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Gothic sculpture, characterized by the representation of animals, both real and fantastic gave rise to gargoyles. These mythological representations, intentionally grotesque and ironic, have a practical architectural function: to drain water from the roofs of churches and cathedrals. Culture Trip explores what makes these little creatures so fascinating.
During the final phase of Romanesque architecture, during the 11th and 12th centuries, sculpture was a great success. Romanesque style was characterised by its Roman and Germanic elements, mingled with Byzantine, Islamic and Armenian influences, but it was in this time that traces of the Gothic began to emerge, featuring numerous depictions of animals, both real and fantastic, adorning the nooks and crannies of architectural structures.
Animals such as lambs, fish, pigeons, eagles, bulls and lions all had great symbolism within Christianity, and frequently decorated architectural constructions, especially churches, along with other mythical animals like griffins, gargoyles, chimeras, dragons and basilisks. These animals were designed to be intentionally grotesque and ironic, typical of the bestiaries and demonological treatises of the Middle Ages, and were often associated with a moral lesson.
These fantastic and diabolical representations granted freedom to the sculptor within the ecclesiastical censure. Thus artists could give free rein to their imagination, guided by their different moods, and could represent what they wanted through a variety of extravagant and grotesque images.
Medieval sculptors particularly found inspiration in Ancient Greek mythological beings called griffins. Griffins are winged beings with a lion’s body and eagle’s head. There is a legend surrounding the griffin, which says that these beings belonged to a warrior race created to protect and help the man in the night hours, when he was helpless. During daylight hours, griffins were inanimate stone, but in the evening they would come to life. Men and griffins therefore created an alliance to protect each other: men would protect the griffins during the daylight hours, while the griffins would take charge overnight.
Perhaps due to their stony nature, medieval sculptors called the first gargoyles ‘griffins’, in clear reference to Greek mythology. But soon the definition of gargoyles and griffins began to diverge, with gargoyles acquiring a reputation of their own as an architectural element.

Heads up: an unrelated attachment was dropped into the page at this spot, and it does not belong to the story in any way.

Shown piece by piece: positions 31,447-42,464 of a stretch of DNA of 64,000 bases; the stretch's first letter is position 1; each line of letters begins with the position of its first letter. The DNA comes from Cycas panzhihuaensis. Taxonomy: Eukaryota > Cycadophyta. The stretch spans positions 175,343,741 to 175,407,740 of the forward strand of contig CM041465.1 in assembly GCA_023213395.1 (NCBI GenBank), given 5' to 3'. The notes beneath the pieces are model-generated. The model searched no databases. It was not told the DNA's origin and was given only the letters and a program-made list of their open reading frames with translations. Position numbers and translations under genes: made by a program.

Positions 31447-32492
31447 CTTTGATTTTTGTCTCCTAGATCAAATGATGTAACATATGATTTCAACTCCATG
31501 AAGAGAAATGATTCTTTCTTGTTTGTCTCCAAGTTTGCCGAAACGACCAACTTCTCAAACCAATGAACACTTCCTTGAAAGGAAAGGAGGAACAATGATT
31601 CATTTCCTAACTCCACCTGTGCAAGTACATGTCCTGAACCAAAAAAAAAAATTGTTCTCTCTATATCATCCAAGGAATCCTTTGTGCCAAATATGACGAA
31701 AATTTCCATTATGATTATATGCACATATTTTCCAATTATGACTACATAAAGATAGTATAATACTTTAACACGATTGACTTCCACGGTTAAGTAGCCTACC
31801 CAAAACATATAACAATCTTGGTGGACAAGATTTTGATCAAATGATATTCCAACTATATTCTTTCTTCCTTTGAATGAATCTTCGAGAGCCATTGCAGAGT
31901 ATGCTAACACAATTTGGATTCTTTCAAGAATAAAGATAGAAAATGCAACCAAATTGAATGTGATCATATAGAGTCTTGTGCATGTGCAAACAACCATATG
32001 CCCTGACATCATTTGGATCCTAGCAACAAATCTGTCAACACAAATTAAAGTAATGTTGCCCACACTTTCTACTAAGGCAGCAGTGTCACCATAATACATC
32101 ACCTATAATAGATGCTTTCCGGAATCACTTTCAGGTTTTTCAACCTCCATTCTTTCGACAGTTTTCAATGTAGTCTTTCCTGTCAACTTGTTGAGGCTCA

Today, the definition of a gargoyle is the sculpted portion of a gutter or water spout. The basic functions of gargoyles are three: to evacuate rainwater from rooftops, to decorate drains, and, based on popular legends and beliefs, to act as a symbol and reminder of the aberrations of hell. The cathedral in Lyon is the first example of gargoyles as architectural features. It is a widespread misconception to call all grotesque or fantastic creatures which decorate medieval churches gargoyles. In fact, a sculpture can only be called a monstrous representation can only be called a gargoyle when it has these specific architectural functions. For this reason, the famous and mysterious images installed by Eugène Viollet-le-Duc in the Cathedral of Notre Dame de Paris should be called chimeras, not gargoyles, as they are only decorative representations.
Etymologically, the word gargoyle comes from the French ‘gargouille’, which translates to throat. Gargouille also relates to an old French legend which may have had some bearing on the word. According to the tale, there was a dragon called La Gargouille with a long and twisted neck, a prominent mouth with powerful jaws, terrifying eyes and enormous wings, who lived in a cave near the River Seine. It fed on humans, and sowed chaos, panic and destruction wherever it went, sinking boats, causing floods and burning anything that stood in their way.
The whole population was frightened by its presence. To placate its anger, the inhabitants of Rouen, every year, offered it a human sacrifice, usually a convicted felon. By the year 600, Christian priest named Romanus reached Rouen, and offered to deliver the people from the dragon in exchange for their converting to Christianity and building a church. Finally, La Gargouille was burnt at the stake, with its head and neck hung at the village entrance as a warning and reminder. People began carving the dragon’s head on the sides of buildings, and often onto water spouts, leading to the gargoyles we see on churches and cathedrals today.